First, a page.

Good-by to the American coast - Off Sable Island in a fog - In the open sea - The man in the moon takes an interest in the voyage - The first fit of loneliness - The Spray encounters La Vaguisa - A bottle of wine from the Spaniard - A bout of words with the captain of the Java - The steamship Olympia spoken - Arrival at the Azores.
I now stowed all my goods securely, for the boisterous Atlantic was before me, and I sent the topmast down, knowing that the Spray would be the wholesomer with it on deck. Then I gave the lanyards a pull and hitched them afresh, and saw that the gammon was secure, also that the boat was lashed, for even in summer one may meet with bad weather in the crossing.
In fact, many weeks of bad weather had prevailed. On July 1, however, after a rude gale, the wind came out nor'west and clear, propitious for a good run. On the following day, the head sea having gone down, I sailed from Yarmouth, and let go my last hold on America. The log of my first day on the Atlantic in the Spray reads briefly: "9:30 A.M. sailed from Yarmouth. 4:30 P.M. passed Cape Sable; distance, three cables from the land. The sloop making eight knots. Fresh breeze N.W." Before the sun went down I was taking my supper of strawberries and tea in smooth water under the lee of the east-coast land, along which the Spray was now leisurely skirting.
At noon on July 3 Ironbound Island was abeam. The Spray was again at her best. A large schooner came out of Liverpool, Nova Scotia, this morning, steering eastward. The Spray put her hull down astern in five hours. At 6:45 P.M. I was in close under Chebucto Head light, near Halifax harbor. I set my flag and squared away, taking my departure from George's Island before dark to sail east of Sable Island. There are many beacon lights along the coast. Sambro, the Rock of Lamentations, carries a noble light, which, however, the liner Atlantic, on the night of her terrible disaster, did not see. I watched light after light sink astern as I sailed into the unbounded sea, till Sambro, the last of them all, was below the horizon. The Spray was then alone, and sailing on, she held her course. July 4, at 6 A.M., I put in double reefs, and at 8:30 A.M. turned out all reefs. At 9:40 P.M. I raised the sheen only of the light on the west end of Sable Island, which may also be called the Island of Tragedies. The fog, which till this moment had held off, now lowered over the sea like a pall. I was in a world of fog, shut off from the universe. I did not see any more of the light. By the lead, which I cast often, I found that a little after midnight I was passing the east point of the island, and should soon be clear of dangers of land and shoals. The wind was holding free, though it was from the foggy point, south-southwest. It is said that within a few years Sable Island has been reduced from forty miles in length to twenty, and that of three lighthouses built on it since 1880, two have been washed away and the third will soon be engulfed.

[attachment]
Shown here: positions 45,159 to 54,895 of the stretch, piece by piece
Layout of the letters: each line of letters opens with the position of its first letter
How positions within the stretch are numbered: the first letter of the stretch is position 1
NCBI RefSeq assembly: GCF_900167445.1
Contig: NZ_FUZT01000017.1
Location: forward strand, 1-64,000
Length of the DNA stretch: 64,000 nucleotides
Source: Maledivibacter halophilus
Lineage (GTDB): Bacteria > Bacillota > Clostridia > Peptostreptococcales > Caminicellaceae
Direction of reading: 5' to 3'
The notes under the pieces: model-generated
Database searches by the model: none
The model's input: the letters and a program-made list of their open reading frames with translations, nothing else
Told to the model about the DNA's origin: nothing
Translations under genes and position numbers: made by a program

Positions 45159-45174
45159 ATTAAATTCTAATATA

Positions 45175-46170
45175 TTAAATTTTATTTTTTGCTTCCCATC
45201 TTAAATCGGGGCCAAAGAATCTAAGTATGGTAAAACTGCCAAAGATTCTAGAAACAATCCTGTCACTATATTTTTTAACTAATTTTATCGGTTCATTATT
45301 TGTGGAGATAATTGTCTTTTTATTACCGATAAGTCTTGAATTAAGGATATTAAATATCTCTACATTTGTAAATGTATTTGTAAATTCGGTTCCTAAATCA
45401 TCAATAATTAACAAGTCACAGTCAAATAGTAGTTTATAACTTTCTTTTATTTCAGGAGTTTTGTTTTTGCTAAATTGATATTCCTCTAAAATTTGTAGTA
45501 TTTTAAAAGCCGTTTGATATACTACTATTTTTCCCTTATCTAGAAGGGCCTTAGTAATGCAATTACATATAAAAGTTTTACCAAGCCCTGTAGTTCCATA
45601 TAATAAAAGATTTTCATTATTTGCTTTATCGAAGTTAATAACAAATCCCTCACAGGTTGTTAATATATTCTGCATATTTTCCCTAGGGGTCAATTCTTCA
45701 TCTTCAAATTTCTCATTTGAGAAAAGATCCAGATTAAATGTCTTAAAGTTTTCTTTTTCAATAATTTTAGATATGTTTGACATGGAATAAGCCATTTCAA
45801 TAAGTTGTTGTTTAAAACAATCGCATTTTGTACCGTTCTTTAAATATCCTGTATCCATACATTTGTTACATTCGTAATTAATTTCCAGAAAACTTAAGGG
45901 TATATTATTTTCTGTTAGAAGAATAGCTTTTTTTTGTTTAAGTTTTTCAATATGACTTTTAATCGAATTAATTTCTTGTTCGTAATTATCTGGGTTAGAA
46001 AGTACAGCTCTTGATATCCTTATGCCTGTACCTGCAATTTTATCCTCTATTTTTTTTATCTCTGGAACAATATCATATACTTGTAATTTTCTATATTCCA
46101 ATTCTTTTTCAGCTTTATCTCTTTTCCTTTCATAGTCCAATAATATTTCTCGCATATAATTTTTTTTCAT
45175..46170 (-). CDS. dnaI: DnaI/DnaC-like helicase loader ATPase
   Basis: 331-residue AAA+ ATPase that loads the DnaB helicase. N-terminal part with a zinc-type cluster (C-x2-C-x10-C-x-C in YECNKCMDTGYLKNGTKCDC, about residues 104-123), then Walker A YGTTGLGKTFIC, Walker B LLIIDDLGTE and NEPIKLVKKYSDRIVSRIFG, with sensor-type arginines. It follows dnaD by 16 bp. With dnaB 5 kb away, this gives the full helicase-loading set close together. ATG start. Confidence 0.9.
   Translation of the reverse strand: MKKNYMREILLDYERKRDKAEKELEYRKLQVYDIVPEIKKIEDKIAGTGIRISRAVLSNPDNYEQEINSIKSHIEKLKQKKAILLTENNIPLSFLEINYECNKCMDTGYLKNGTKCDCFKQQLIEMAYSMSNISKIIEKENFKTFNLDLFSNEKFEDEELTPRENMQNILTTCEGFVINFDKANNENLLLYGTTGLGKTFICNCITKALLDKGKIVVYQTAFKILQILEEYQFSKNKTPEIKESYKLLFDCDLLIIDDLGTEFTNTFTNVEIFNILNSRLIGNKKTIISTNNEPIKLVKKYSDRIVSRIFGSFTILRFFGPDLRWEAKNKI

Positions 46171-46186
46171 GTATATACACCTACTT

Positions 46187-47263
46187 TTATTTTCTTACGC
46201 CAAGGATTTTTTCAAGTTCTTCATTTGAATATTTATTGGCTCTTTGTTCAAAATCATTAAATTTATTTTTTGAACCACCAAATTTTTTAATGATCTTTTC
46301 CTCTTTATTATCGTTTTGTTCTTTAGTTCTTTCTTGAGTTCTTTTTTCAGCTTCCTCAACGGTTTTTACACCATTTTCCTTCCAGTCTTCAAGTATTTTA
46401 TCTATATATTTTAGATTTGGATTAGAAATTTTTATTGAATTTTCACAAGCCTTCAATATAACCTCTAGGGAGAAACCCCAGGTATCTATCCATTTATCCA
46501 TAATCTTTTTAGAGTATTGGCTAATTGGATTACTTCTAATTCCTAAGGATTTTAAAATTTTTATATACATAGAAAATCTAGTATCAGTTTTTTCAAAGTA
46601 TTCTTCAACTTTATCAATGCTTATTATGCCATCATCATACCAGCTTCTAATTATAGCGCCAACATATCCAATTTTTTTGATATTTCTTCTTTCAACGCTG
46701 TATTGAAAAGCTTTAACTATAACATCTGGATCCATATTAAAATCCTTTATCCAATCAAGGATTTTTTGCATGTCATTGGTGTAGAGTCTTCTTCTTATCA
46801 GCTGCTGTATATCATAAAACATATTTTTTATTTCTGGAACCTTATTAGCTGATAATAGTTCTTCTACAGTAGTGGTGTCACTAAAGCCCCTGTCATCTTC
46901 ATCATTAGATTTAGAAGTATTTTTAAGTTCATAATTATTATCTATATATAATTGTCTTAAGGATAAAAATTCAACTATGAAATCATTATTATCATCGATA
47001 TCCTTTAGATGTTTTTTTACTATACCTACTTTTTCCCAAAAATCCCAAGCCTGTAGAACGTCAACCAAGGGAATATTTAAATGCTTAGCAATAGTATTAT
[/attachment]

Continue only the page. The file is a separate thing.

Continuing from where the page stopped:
On the evening of July 5 the Spray, after having steered all day over a lumpy sea, took it into her head to go without the helmsman's aid. I had been steering southeast by south, but the wind hauling forward a bit, she dropped into a smooth lane, heading southeast, and making about eight knots, her very best work. I crowded on sail to cross the track of the liners without loss of time, and to reach as soon as possible the friendly Gulf Stream. The fog lifting before night, I was afforded a look at the sun just as it was touching the sea. I watched it go down and out of sight. Then I turned my face eastward, and there, apparently at the very end of the bowsprit, was the smiling full moon rising out of the sea. Neptune himself coming over the bows could not have startled me more. "Good evening, sir," I cried; "I'm glad to see you." Many a long talk since then I have had with the man in the moon; he had my confidence on the voyage.
About midnight the fog shut down again denser than ever before. One could almost "stand on it." It continued so for a number of days, the wind increasing to a gale. The waves rose high, but I had a good ship. Still, in the dismal fog I felt myself drifting into loneliness, an insect on a straw in the midst of the elements. I lashed the helm, and my vessel held her course, and while she sailed I slept.